Vieques Seen From Cape Cod

Richard Hugus

February 8, 2000                

  After almost ninety years of environmental abuse, the people of Cape Cod, Massachusetts have forced the Army and Department of Defense to end the bombardment of the Camp Edwards impact area with mortar, rocket, and artillery fire and to clean up the unexploded ordnance, contaminated soil, and polluted groundwater which this bombardment has left behind. The cleanup will be enforced by the Environmental Protection Agency under the Safe Drinking Water Act by an administrative order which went into effect January 14, 2000. This order follows two other orders in 1997 which required an environmental study of Camp Edwards and a “cease fire” of the guns that have been firing there steadily since World War I. This response by EPA was the outcome of years of struggle by residents living around the base concerned about noise, high cancer rates, and contamination of water supplies. The DoD has fiercely resisted the order because it will set a precedent by which it could be held responsible for remediation of 65 million acres of active and inactive firing ranges it owns in the United States. Liability for ranges at U.S. bases in other countries is also an obvious factor, though the environment in other countries has never been of particular concern to the Pentagon.

  Camp Edwards comprises two thirds of the 21,000 acre Massachusetts Military Reservation, which also hosts Otis Air Base, one of the most notorious Superfund sites in the United States. The historic dumping of toxic fuels and cleaning solvents at Otis has already caused the destruction of large areas of western Cape Cod’s aquifer with many large plumes of contaminated groundwater. This aquifer is the sole source of drinking water for the region’s 200,000 year-round and 500,000 seasonal residents.

  Camp Edwards, just north of Otis Air Base, happens to be at the very top of this mound-shaped aquifer, which means that explosives left behind from military training  can travel to nearby ponds, wetlands, and water supply wells in all directions. Among the munitions-related contaminants detected in groundwater at Camp Edwards, in the towns of Bourne and Sandwich, are RDX, TNT, HMX, DNT, and Nitroglycerine. Levels of RDX in groundwater downgradient of a high-use demolition area on the base are as high as 370 parts per billion. EPA’s “lifetime health advisory” for this compound is 2 parts per billion.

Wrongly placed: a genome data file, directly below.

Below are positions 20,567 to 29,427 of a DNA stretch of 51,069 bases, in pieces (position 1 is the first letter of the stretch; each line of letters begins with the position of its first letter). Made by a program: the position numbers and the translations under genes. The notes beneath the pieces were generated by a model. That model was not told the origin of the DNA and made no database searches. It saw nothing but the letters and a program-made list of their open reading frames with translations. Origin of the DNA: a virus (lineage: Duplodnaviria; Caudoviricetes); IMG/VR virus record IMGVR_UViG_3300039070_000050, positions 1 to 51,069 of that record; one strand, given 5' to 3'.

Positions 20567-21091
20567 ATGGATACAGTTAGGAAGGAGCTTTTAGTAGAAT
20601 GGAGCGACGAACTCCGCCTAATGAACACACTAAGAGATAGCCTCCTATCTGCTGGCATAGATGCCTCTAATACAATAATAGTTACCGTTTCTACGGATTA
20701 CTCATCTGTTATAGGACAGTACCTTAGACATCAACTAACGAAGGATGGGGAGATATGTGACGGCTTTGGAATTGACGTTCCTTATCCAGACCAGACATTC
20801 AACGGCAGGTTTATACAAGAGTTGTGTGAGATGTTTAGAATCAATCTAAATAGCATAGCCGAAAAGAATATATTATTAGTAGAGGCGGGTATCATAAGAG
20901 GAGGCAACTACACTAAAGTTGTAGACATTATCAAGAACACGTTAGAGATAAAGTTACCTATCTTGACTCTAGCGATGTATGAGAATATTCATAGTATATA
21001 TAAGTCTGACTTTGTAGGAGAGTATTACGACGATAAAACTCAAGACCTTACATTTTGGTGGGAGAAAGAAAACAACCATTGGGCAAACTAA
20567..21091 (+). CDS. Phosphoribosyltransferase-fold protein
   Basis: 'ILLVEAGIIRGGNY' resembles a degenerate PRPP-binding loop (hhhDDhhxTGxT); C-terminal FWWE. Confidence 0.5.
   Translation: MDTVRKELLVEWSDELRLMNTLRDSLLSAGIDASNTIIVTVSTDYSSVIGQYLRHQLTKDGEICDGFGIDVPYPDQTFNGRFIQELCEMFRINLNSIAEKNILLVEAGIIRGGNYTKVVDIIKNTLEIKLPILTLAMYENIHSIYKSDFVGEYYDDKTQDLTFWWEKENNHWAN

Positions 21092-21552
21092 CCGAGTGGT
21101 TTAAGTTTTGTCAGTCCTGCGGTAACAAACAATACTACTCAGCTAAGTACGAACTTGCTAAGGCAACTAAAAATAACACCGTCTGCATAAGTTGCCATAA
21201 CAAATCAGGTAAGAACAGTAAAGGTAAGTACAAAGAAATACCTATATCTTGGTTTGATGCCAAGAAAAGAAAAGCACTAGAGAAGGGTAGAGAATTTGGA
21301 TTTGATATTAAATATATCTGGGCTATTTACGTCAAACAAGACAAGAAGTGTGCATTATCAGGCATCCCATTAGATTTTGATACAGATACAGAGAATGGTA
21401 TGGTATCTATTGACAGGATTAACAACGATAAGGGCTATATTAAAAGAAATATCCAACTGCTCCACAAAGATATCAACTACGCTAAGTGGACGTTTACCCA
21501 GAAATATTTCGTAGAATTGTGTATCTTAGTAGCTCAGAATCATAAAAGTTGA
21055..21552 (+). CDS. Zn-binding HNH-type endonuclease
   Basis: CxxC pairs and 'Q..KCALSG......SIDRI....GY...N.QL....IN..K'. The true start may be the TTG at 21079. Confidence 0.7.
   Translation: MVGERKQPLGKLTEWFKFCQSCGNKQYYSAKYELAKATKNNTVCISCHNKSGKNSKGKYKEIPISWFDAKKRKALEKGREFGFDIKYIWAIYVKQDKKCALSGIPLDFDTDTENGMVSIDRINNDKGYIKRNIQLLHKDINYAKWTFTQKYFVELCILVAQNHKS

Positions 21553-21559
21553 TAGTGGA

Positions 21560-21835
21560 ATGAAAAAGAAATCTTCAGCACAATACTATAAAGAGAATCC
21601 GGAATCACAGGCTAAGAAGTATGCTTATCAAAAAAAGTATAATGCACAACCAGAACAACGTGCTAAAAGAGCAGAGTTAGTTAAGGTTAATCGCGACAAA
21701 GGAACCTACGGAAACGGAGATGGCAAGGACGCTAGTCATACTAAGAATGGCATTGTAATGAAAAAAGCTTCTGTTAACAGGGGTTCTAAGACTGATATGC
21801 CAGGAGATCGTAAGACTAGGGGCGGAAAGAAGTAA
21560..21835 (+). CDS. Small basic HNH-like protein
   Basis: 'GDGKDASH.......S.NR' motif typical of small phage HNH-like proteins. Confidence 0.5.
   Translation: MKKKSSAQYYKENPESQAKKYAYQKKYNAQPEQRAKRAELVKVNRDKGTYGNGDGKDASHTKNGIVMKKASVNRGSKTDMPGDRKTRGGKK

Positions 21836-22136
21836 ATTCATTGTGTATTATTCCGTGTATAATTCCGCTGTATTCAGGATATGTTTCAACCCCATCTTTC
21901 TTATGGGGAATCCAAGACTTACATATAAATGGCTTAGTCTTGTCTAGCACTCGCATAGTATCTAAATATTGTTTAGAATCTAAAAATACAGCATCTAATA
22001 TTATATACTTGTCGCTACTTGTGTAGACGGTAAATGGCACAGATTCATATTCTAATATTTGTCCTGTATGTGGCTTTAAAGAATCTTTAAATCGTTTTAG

The advances made on Cape Cod for protection of human health and the environment are relevant to communities all over the world suffering from the DoD’s war against the biosphere. Vieques, Puerto Rico is a case in point. Last November, Dr. Joel Feigenbaum, an activist from Cape Cod, visited Vieques to urge resisters there to use existing environmental laws in order to bring about an end to Navy bombing,  a study of the effects of this bombing, and full restoration of the land. None of this has been provided. Instead, on January 31, with a bribe of $40 million, President Bill Clinton signed directives stating that the U.S. Navy and Marine Corps will resume bombing of Vieques until 2003 and  that should the people of Vieques turn down a subsequent bribe of $50 million, which would allow permanent bombing, “the Live Impact Area will be swept for ordnance and fenced.” In other words, at Vieques there will be no cease fire, no study, and no cleanup of an impact area which has seen worse damage by far than Camp Edwards. Why is it that Massachusetts merits a cleanup and Puerto Rico doesn’t?  Simply put, Puerto Rico is a colony with which the United States can do as it pleases.  The same standards do not apply.

  On the question of standards, Clinton’s directive states that the Vieques impact area closure will  “meet the same range standards used after the closure of the live impact area used by Naval Air Station, South Weymouth, Massachusetts.” The impact area used by the Weymouth Naval Air Station was an entire island called Nomans Land just south of Martha’s Vineyard.  At Nomans the Navy simply set its own standard, which was to find whatever unexploded ordnance was laying about, blow it up, and leave. No one was watching. Depleted uranium bullets reportedly fired by A-10 “Warthog” jets were not addressed. It is highly unfair to use Nomans as a standard for Vieques because, as the same suggests, Nomans is an uninhabited island, Vieques is not.

  Clinton’s directive completely circumvents public process and is not legally binding because the next president, or Clinton himself can simply issue another directive, undoing this one. Nowhere in the United States has the cleanup of a military base been conducted with such dictatorship and with so few rights given to the community whose land the base occupies. Hundreds of U.S. bases are known now to have severe environmental problems. One day the Americans living around them will realize that they too have been colonized, just like the Viequenses.